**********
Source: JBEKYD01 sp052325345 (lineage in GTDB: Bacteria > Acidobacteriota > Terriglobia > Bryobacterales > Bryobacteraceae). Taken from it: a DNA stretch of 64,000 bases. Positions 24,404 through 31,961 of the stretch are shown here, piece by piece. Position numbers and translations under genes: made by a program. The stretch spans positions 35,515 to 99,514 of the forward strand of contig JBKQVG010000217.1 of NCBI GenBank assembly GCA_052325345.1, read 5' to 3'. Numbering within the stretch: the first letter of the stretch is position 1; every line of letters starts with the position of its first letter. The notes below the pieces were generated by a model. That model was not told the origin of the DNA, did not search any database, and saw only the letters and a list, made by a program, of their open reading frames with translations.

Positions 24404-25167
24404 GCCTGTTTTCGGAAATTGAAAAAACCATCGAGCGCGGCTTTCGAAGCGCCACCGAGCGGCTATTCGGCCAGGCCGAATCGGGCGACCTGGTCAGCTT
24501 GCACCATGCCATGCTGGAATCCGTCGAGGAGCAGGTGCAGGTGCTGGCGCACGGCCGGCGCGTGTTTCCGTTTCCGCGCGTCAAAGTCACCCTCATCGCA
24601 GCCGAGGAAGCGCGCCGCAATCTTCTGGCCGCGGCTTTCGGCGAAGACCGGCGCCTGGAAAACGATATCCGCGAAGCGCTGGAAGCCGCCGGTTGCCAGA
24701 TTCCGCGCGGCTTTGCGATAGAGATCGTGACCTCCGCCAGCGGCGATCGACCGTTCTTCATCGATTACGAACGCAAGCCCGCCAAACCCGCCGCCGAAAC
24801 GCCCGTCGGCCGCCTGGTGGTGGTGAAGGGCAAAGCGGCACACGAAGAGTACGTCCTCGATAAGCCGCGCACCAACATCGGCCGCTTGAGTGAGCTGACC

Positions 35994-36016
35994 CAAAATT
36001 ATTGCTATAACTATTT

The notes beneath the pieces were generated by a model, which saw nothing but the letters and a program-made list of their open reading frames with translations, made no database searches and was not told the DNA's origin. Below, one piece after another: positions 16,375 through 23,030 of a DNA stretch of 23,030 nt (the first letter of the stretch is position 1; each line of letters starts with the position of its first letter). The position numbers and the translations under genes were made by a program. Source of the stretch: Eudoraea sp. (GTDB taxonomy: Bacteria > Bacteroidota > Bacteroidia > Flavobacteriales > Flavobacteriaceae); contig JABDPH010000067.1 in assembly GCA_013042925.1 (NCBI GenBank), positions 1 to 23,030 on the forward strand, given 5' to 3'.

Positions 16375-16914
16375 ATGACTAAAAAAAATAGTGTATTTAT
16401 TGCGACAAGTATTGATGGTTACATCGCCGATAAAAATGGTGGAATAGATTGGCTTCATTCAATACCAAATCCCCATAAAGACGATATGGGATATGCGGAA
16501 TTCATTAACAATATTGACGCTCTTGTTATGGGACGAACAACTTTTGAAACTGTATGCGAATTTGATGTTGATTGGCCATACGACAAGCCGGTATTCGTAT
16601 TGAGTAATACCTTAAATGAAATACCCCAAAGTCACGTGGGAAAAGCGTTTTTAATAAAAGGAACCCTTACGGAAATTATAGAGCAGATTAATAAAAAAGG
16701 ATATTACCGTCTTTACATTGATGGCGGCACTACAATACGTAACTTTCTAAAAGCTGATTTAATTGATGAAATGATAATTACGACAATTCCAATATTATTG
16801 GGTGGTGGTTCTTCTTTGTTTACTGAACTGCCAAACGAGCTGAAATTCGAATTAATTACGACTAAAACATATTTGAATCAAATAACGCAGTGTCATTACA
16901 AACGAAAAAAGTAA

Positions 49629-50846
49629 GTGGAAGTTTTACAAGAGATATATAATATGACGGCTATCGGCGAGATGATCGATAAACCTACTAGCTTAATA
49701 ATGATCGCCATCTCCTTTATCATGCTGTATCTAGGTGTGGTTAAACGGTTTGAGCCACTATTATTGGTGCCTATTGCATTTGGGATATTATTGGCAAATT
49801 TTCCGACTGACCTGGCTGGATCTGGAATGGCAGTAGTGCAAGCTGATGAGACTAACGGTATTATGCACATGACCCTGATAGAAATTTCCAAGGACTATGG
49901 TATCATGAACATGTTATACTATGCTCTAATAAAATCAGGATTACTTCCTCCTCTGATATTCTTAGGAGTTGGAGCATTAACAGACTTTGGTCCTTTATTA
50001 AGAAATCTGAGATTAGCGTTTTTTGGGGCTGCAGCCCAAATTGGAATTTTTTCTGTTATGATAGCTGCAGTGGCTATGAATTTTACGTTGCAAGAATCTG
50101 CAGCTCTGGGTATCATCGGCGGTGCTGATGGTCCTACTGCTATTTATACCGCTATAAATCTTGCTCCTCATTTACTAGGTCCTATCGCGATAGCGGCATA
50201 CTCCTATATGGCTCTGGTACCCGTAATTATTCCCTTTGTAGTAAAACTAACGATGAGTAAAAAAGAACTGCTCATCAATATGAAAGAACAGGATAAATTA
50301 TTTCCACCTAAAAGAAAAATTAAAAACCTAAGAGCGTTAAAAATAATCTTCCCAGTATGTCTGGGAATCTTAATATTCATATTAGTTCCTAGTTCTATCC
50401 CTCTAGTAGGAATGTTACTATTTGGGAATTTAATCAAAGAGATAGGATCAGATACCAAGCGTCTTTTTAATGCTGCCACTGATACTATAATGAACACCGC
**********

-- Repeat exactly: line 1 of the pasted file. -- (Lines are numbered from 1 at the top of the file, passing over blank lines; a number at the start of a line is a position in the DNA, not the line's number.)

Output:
Source: JBEKYD01 sp052325345 (lineage in GTDB: Bacteria > Acidobacteriota > Terriglobia > Bryobacterales > Bryobacteraceae). Taken from it: a DNA stretch of 64,000 bases. Positions 24,404 through 31,961 of the stretch are shown here, piece by piece. Position numbers and translations under genes: made by a program. The stretch spans positions 35,515 to 99,514 of the forward strand of contig JBKQVG010000217.1 of NCBI GenBank assembly GCA_052325345.1, read 5' to 3'. Numbering within the stretch: the first letter of the stretch is position 1; every line of letters starts with the position of its first letter. The notes below the pieces were generated by a model. That model was not told the origin of the DNA, did not search any database, and saw only the letters and a list, made by a program, of their open reading frames with translations.